The other op was in rag chew mode I presume. I did not hear what his audio chain was but I know it included a 7300 and that was rich, clear, good low end and borderline high fidelity as well. What was very noticeable as well for both was a very clean sounding audio. Just the op's voice with a dead silence for the background.

The other two 7300 were low in signal strength and were both at 100w. Their audio was not poor but it did not stand out in a good way either. BTW I have heard very clean very clear audio from radios who's signal strength were almost  at the noise floor and I am sure you have as well but those two examples were not like that. I am not certain why.

For the two stronger signals, just like you said very impressive and there is no doubt in my mind you have a far better understanding than I of what it takes to make that happen. Plus it sounds as if you may hang out now and then with the essb gurus which I have zero experience with.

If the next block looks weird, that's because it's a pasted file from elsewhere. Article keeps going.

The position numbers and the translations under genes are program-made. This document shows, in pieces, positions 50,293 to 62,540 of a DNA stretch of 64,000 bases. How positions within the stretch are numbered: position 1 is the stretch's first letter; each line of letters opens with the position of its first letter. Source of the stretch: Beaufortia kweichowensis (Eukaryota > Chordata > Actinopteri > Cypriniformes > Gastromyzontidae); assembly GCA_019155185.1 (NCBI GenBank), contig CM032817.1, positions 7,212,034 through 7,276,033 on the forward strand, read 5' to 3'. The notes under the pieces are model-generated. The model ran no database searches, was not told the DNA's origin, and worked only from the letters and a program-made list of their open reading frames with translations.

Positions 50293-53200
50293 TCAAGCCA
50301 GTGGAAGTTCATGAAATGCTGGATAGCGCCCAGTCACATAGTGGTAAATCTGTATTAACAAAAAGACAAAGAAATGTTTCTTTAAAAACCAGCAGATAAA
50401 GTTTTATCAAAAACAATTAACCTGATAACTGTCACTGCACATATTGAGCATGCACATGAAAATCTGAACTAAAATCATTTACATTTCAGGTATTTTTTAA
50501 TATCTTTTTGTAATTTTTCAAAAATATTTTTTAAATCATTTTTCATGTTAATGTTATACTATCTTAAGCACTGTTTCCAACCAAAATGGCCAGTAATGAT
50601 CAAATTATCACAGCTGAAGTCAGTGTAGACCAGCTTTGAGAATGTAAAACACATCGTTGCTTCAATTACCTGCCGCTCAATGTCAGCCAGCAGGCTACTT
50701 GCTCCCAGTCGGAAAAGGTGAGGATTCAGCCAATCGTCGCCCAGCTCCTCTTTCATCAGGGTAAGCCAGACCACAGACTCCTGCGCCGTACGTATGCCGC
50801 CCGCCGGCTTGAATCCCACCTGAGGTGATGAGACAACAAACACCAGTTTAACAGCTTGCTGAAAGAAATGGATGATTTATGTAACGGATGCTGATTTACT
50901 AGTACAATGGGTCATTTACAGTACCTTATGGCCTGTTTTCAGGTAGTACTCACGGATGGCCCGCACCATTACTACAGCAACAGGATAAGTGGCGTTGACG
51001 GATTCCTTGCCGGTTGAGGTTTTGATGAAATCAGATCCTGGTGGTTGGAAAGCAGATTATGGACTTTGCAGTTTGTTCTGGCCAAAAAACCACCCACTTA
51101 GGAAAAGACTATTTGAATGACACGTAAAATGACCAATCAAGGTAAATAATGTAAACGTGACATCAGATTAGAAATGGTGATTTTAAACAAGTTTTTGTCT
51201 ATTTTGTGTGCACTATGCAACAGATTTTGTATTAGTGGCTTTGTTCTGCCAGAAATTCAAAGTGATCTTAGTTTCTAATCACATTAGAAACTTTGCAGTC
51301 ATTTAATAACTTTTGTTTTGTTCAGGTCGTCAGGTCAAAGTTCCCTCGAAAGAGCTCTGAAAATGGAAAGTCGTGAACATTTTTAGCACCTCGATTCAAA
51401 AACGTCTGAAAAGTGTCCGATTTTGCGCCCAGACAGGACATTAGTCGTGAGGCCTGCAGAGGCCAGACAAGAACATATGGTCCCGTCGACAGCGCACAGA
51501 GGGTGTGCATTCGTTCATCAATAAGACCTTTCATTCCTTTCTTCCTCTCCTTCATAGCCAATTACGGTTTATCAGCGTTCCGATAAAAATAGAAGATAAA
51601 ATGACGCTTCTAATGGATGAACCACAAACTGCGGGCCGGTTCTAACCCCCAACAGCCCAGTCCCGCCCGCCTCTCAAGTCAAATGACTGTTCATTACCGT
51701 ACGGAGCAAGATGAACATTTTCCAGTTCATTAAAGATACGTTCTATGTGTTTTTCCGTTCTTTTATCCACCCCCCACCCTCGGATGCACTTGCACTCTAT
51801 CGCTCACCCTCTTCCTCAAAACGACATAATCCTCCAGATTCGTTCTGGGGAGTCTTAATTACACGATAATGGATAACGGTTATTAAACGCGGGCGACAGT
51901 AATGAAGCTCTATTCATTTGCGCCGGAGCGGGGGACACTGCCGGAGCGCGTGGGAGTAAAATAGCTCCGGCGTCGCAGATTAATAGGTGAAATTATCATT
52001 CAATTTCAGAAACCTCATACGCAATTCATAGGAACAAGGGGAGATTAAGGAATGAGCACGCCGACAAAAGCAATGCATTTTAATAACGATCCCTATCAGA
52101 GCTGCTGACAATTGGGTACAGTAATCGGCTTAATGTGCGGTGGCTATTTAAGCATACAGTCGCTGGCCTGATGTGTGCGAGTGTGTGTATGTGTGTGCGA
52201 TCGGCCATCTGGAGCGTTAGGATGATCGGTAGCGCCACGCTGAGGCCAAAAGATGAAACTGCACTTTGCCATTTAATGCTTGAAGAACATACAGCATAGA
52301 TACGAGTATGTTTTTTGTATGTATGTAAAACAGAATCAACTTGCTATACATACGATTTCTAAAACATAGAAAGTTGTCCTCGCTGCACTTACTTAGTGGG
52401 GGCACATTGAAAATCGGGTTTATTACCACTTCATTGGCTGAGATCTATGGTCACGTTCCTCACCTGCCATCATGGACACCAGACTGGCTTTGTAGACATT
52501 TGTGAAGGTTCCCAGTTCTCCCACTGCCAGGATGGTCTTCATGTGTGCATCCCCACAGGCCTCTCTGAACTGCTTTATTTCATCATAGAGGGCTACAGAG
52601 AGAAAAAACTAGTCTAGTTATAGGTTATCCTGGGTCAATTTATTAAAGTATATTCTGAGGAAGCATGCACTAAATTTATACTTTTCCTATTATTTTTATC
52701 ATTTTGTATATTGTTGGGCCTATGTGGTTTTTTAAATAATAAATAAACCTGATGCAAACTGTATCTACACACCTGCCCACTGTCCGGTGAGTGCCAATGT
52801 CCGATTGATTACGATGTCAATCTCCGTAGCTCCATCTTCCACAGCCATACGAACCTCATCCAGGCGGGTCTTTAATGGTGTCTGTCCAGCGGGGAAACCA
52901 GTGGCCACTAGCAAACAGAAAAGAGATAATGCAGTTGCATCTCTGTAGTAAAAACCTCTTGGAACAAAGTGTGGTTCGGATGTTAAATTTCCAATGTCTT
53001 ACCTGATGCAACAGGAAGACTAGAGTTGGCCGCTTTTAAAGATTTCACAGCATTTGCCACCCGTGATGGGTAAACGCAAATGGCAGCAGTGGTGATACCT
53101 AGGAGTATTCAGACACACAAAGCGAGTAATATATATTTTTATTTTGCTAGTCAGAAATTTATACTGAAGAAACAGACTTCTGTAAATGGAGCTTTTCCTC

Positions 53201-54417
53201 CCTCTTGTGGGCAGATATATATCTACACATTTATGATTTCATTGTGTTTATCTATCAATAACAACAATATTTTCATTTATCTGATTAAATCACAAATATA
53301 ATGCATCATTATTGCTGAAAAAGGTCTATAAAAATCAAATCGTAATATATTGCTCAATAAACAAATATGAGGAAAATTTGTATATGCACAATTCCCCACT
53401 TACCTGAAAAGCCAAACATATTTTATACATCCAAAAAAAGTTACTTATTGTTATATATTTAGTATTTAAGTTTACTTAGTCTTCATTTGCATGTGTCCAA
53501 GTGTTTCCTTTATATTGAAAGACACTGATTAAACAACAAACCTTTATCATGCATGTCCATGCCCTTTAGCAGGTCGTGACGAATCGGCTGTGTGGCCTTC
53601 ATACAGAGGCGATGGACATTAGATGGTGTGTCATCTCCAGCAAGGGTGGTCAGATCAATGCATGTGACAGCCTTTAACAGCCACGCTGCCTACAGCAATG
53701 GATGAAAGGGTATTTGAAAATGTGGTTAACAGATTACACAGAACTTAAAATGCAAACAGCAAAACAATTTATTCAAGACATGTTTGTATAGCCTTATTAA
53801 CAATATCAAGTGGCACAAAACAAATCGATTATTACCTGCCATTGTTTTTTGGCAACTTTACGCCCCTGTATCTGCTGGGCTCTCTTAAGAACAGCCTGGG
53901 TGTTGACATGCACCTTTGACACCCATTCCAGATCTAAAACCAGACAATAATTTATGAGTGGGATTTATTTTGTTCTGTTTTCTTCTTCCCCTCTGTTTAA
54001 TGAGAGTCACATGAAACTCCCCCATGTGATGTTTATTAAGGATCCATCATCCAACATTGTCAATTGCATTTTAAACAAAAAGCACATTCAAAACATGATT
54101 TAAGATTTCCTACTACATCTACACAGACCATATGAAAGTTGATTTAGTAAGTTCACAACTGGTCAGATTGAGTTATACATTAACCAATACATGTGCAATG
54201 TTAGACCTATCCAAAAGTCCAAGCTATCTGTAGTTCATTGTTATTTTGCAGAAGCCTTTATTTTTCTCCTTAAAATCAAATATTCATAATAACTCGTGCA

Photo of km9r.mike

km9r.mike

  • 425 Posts
  • 62 Reply Likes
@ Ken

Yes sir and thank you for the additional help. In my previous post I was gonna point out that I have not attempted your full duplex technique yet but it is on the to do list. I tried listening on a separate receiver but I was not hearing finer adjustments so I concentrated on your panfall tips and received two very positive reports for two completely different settings 1. rag and 2. dx/contest . I was very pleased with the reports because in a way I was making settings w/o having any idea of how they actually sounded. I could only see the results, but following your advice I received two positive reviews. I will now try to fine tune both ( where applicable) with your full duplex technique and eq pointers.